When the odo’ clicked over 320,000km and the airbag light wouldn’t go out on the stopgap car that was my old Honda CR-V, I figured it was time to treat myself to something a little newer and a lot nicer.
The trouble is, I am extremely picky when it comes to cars, and my criteria went something like this: European, all-wheel drive, wagon, manual, economical and definitely not an SUV. The only answer I could come up with was the Skoda Octavia Scout.
Firstly, it ticked the European box. As a massive VW-phile, the car’s Volkswagen Golf underpinnings excite me more than they should. Secondly, its Haldex AWD and lifted ride height mean I can hammer it across a paddock or up a national park dirt road without issue. Thirdly, it’s a wagon, a deceptively big one at that. Recently it took four big blokes and their bags on a buck’s weekend with ease, while seats down it will swallow a couple of mountain bikes.
Then there’s the six-speed manual. As a bit of a keen driver, this was essential for me and proved to be the real decider with the Skoda. It seems nobody else bothers to sell this option in a wagon in Australia, at least not within my budget.
What else is there to like? Well, the economy is good, and a highway run sees 4.5L/100km, while stop-start or a spirited drive can see that number climb into the 6–9L/100km range. And while the 2.0-litre diesel is no GTI beater, it does provide a useful amount of torque (320Nm) for those country road overtaking moves, and stirring the gears helps keep it on its feet too.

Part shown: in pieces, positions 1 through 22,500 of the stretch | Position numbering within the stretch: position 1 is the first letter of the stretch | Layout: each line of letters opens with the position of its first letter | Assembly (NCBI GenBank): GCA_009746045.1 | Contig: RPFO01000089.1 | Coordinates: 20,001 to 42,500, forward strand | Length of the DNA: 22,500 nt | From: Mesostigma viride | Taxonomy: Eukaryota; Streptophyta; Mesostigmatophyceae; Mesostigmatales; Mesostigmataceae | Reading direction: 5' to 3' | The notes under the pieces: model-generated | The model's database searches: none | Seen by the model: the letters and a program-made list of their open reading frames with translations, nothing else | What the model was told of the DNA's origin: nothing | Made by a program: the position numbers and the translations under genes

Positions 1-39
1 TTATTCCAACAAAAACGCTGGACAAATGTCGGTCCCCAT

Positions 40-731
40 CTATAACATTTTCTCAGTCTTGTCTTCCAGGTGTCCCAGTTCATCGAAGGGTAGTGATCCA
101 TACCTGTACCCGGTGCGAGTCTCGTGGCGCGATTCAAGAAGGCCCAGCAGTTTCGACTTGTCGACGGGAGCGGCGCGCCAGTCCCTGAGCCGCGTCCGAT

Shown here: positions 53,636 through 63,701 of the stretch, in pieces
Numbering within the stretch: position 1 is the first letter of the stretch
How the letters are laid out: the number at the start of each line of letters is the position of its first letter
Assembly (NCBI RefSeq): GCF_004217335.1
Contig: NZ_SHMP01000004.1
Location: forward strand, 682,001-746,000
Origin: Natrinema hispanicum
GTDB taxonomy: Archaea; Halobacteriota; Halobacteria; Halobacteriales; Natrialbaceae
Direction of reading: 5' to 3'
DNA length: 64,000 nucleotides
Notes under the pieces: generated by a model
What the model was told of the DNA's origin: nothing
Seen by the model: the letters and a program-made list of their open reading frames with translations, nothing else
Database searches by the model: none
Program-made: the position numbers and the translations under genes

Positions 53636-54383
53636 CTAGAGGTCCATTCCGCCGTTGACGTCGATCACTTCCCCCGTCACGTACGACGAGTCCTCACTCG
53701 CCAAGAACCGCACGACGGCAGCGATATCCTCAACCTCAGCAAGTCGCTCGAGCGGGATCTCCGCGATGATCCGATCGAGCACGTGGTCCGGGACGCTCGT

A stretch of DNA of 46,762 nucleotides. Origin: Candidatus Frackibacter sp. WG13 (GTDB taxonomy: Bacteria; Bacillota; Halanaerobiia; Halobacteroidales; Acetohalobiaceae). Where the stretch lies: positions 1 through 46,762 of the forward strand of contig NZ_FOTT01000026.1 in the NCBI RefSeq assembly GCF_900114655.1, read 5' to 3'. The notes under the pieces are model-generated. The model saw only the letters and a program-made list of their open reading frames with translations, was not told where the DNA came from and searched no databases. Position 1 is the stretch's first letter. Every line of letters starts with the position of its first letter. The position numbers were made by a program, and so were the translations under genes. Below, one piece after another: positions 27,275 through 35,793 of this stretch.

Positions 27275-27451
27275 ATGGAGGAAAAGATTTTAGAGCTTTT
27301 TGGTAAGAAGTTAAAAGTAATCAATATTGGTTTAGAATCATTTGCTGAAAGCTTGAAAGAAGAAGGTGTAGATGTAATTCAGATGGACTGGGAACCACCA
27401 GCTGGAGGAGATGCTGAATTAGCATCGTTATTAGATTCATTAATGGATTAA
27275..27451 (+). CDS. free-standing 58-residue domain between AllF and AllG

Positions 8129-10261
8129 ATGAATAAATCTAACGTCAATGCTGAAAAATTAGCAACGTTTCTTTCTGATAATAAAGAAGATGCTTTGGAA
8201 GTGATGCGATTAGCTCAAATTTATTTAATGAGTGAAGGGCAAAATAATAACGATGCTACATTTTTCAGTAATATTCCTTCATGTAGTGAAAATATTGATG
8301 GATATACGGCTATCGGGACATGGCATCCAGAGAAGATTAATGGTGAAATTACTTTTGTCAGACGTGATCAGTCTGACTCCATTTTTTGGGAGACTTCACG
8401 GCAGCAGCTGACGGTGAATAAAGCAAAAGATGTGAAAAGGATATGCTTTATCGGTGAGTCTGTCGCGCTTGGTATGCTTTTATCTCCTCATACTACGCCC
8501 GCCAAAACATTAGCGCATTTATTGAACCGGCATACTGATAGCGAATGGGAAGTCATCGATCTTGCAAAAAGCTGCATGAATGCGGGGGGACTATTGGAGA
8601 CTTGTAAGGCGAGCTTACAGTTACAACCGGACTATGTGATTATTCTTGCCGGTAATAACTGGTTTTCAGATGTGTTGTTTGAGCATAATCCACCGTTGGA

Visually, I like the way the car stands out. There aren’t a lot on the road, and the extra plastic body cladding toughens up the Octavia a bit. It actually proves practical too when stones start to flick up around the wheels.
Inside the Octavia it is very much a VW parts bin, but that’s no bad thing. The stalks, displays, switches and steering wheel are nice to the touch and well damped. My car also happens to be the Scout Premium, meaning it gets heated part-Alcantara seats with the driver’s being electrically adjustable, a sunroof, sat-nav, rear parking sensors, auto headlights and wipers.
The materials feel premium too, with the dash top made of soft-touch plastic. Although, with Skoda being the budget end of the VW family, a few rattles and creaks have started to appear in the doors and dash trim by 60,000km.
Despite that, other niceties inside include ample cabin storage: big bottle holders in the front doors, two more by the handbrake, a deep armrest cubby with an AUX input, parking ticket holder, sunglasses holder. There are also tie-down anchor points in the boot, a rubber boot mat to minimise mess, rear seat air vents, dual-zone climate and cruise control.
Naturally, the circa-2012 touch screen is now a bit dated and slow to respond, but it does stream Bluetooth music and calls just fine, which is great for me.
As I mentioned earlier, the Scout is no performance hero like a GTI making do with just 103kW, but it does drive well if you keep it in the power band. Admittedly not that big a band given it’s a turbo diesel, as it’s pretty much out of puff by 4500rpm.